Travel demand management (TDM) involves using a series of strategies to encourage the use of alternative methods or times of travel, with the goal of reducing traffic congestion and vehicle emissions. VISION 2050 recommends that the State, local units of government, and private businesses pursue the following TDM strategies to encourage the use of alternative travel times or travel modes.
Enhance the preferential treatment for high-occupancy vehicles
Continue and enhance the preferential treatment for high-occupancy vehicles (HOVs): transit vehicles, vanpools, and carpools. This involves providing queue bypass lanes for vanpools, carpools, and buses at metered freeway on-ramps, and providing preferential carpool and vanpool parking at businesses and destinations. Additional measures include transit signal priority systems and reserved bus lanes along congested surface arterial streets and highways, which are discussed on the Public Transit page of this website.
Expand the network of park-ride lots
Promote carpooling and the resultant more efficient use of the Region’s transportation system by expanding the network of park-ride lots.
Price personal vehicle travel at its true cost
Increase the percentage of the costs of construction, maintenance, and operation of street and highway facilities and parking facilities borne by the users of those facilities, by implementing road user fees, cash-out of employer-paid parking, and parking pricing.
Much of the costs of constructing and maintaining county and local roads in the Region are paid through property taxes. Shifting these costs to increases in motor fuel taxes and considering a vehicle-miles traveled (VMT) fee, tolling, and/or congestion pricing to supplement or replace the motor fuel tax system, would result in users of county and local roads paying the costs, rather than property tax payers.
User fees can also encourage the use of alternative modes of travel, lessening the number of vehicles, and potentially the amount of congestion, on the arterial street and highway network.
Cash-out of employer-paid parking is a way the cost of parking facilities can be borne by their users. It involves employers charging their employees the market value of parking—rather than subsidizing the costs of parking facilities by providing free parking. Employees then have a choice to park at work, or to accept a cash payment or salary increase and give up the parking space. Parking cash-out encourages employees not to drive alone to work, because they could “pocket” the cash payment or salary increase.
Promote demand management, car sharing, and live near your work programs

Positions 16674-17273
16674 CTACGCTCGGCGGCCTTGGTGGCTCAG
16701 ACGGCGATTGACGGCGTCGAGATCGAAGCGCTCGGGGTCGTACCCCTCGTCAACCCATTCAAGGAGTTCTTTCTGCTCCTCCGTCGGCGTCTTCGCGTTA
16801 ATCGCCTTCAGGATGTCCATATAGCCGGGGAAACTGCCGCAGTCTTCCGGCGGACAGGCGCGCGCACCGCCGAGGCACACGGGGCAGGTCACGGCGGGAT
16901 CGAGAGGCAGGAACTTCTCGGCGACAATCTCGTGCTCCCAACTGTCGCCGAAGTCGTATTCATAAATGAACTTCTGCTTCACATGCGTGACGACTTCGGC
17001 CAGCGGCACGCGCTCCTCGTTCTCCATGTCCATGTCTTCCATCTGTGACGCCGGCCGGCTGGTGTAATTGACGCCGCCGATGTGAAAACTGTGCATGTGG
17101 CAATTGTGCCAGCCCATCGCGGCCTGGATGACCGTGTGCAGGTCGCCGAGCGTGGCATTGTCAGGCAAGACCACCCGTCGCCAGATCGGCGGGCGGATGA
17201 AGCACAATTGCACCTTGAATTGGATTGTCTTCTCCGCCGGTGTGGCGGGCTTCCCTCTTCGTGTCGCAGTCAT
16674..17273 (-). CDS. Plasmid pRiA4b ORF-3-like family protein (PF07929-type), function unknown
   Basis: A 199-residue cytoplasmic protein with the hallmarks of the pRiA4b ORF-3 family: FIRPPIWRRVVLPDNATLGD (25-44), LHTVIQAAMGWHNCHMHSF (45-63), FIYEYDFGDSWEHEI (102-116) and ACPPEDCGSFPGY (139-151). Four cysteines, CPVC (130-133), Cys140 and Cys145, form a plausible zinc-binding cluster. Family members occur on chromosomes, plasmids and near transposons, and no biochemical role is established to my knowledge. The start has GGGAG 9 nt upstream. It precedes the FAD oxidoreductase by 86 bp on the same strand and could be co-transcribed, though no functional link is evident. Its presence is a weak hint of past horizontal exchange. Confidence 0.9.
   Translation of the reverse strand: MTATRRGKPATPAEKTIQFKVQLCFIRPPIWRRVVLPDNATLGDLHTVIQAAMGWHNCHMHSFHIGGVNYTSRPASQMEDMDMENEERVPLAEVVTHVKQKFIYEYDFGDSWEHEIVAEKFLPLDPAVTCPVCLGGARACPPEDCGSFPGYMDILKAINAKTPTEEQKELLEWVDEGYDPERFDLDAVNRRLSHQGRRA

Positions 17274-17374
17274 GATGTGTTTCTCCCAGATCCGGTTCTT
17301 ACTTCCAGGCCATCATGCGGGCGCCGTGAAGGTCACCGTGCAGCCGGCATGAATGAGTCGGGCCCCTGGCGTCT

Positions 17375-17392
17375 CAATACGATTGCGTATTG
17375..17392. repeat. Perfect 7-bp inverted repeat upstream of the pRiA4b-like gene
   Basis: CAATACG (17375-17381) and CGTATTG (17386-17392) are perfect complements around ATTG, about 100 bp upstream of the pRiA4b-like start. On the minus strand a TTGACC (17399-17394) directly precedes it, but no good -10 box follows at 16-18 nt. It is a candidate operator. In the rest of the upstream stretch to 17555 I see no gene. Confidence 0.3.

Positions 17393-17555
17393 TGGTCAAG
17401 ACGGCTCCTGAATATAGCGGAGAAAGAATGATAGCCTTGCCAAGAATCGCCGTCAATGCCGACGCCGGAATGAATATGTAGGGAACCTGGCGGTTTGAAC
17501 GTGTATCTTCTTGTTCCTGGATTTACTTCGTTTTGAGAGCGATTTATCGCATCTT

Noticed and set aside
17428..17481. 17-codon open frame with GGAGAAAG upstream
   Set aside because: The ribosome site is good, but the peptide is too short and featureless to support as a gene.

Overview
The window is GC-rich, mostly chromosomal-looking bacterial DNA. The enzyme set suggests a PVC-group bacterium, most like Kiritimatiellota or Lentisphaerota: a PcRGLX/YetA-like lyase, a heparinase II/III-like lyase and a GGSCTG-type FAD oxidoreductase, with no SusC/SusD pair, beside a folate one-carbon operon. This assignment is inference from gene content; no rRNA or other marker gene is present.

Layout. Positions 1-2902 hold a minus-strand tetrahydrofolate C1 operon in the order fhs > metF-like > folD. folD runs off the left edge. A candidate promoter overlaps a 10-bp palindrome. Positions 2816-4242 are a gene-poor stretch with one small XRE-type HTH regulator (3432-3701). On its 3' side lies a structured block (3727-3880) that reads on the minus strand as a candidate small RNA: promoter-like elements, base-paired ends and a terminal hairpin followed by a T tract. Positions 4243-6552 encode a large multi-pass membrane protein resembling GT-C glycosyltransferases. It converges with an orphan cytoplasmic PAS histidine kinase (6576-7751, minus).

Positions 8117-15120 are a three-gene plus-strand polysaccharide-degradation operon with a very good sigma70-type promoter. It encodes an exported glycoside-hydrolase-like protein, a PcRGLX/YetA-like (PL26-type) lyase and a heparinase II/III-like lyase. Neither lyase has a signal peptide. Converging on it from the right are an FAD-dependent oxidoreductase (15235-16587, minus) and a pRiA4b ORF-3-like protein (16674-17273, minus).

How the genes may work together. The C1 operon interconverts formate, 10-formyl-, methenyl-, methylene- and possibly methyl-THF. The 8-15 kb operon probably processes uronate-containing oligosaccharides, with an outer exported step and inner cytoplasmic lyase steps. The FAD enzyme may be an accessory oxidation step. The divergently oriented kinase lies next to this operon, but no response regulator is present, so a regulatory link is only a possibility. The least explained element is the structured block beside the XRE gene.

Implement a Region-wide program to promote transit use, bicycle use, ridesharing, pedestrian travel, telecommuting, compressed work weeks, and work-shift rescheduling, through education, marketing, and promotions aimed at encouraging alternatives to driving alone.
Also, expand car sharing services to reduce private vehicle ownership and support live near your work programs that provide down payment assistance, location efficient mortgages, and rent subsidies for people who buy or rent a home near their employer.
Facilitate transit, bicycle, and pedestrian movement in local land use plans and zoning
Facilitate transit, bicycle, and pedestrian movement as part of preparing and implementing detailed, site-specific neighborhood and major activity center land use plans. This includes encouraging development of mixed-use and higher-density neighborhoods with employment, shopping, parks, and other entertainment options nearby to facilitate biking and walking and reduce the need for residents to own or use a car.
Parking facilities can consume large amounts of land that could otherwise be developed, and can increase the costs of a development in mixed-use and high-density developments. VISION 2050 recommends local governments in urban areas consider removing minimum parking requirements from their zoning ordinances, instead allowing developers and businesses (i.e., the market) to determine the appropriate amount of parking required for an area.
Partner with private-sector mobility service providers
Emerging trends in shared-use transportation are rapidly evolving, with private-sector mobility providers that offer new services such as shared micromobility (e.g., bike and scooter share programs), app-based ride hailing (e.g., Uber and Lyft), on-demand carpooling, and other app-based mobility options. These new services have the potential to have both positive and negative impacts on the Region—from possibly reducing vehicle ownership and drive-alone personal vehicle travel to potentially posing safety hazards and increasing VMT. VISION 2050 recommends that local, county, and State agencies and units of government develop partnerships with private-sector mobility service providers to advance an equitable, affordable, and efficient transportation system in the Region.